Elizabeth was dubbed the “Black Dahlia,” with reporters claiming credit for the name. It reportedly came from her alleged penchant for wearing sheer black clothes and the 1946 movie “The Blue Dahlia.” It is also rumored to have been a nickname she received while frequenting a Long Beach drugstore.
Six days after Elizabeth’s body was found, the editor of the L.A. Examiner received a call from a man claiming to be her killer. The man said he planned on turning himself in but wanted the police to chase him a bit longer. He also told the editor that he would be sending some “souvenirs” of Elizabeth’s soon. Three days later, on January 24, a manila envelope addressed to the Examiner and other papers were discovered, with words comprising letters cut out of newspaper articles. Inside the envelope were Elizabeth’s birth certificate, business cards, photographs, pieces of paper with various names written on it, and an address book that belonged to a man named Mark Hansen.
No fingerprints were lifted from the envelope or items, since it had been cleaned with gasoline. Elizabeth’s body had been cleaned in the same way, leading police to believe the items had been sent by her killer. On the same day the envelope arrived, a black handbag and shoe were found two miles from the crime scene, both of which had also been cleaned with gasoline.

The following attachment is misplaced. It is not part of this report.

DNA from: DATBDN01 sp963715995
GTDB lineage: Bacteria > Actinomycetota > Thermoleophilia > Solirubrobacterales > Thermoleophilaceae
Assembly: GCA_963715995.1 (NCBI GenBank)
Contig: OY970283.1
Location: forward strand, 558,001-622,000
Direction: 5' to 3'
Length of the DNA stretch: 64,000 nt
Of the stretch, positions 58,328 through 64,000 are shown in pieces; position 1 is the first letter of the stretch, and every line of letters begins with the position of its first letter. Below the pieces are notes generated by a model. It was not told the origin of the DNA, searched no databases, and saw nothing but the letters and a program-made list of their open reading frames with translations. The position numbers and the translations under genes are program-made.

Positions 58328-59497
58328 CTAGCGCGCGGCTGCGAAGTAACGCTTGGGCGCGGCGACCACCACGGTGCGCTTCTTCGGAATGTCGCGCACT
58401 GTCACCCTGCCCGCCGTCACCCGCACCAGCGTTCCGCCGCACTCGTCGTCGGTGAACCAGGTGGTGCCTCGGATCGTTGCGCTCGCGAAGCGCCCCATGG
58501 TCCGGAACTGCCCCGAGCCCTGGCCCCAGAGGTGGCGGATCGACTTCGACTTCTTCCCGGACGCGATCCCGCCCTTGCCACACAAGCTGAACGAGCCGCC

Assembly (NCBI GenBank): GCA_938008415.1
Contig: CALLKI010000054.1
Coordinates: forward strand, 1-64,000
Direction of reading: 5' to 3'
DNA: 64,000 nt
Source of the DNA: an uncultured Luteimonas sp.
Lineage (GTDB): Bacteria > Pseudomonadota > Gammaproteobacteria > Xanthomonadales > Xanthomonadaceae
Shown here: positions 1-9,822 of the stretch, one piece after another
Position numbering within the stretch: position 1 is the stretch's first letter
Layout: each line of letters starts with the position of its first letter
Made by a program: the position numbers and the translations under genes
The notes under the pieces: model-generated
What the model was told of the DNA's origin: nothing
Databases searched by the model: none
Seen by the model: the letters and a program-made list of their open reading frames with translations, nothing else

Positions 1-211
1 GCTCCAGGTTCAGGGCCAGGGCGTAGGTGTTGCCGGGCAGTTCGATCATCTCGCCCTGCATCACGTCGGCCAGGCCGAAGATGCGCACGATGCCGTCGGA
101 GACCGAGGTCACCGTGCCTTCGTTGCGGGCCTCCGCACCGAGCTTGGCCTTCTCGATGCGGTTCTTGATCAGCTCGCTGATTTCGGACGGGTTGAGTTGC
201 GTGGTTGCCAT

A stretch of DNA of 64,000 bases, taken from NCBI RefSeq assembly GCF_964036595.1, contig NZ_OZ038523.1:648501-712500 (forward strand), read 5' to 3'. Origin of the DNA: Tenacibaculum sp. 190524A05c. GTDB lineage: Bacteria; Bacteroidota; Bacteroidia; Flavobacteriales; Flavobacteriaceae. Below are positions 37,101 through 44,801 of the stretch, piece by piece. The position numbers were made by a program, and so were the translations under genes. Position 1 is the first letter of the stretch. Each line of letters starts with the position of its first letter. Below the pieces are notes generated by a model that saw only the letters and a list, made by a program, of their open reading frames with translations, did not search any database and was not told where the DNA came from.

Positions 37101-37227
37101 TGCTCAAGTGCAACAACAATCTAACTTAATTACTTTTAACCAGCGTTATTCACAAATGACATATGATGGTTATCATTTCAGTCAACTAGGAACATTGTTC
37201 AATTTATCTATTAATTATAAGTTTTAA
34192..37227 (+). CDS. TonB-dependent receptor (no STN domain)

On January 26, another letter arrived, with a handwritten note saying the alleged killer would turn himself in on a specific date and time. Police waited, but no one appeared. On the day the man was supposed to turn himself in, the Examiner received another letter, purportedly from the killer, saying he changed his mind and that his killing of Elizabeth was “justified,” but offered no additional details.
Police looked into Mark Hansen, whose address book was sent to the Examiner along with Elizabeth’s identification. Hansen owned a nightclub and theater and Elizabeth had briefly stayed with him at one point along with her friends. Hansen was cleared of suspicion, however, along with many other men were potential suspects.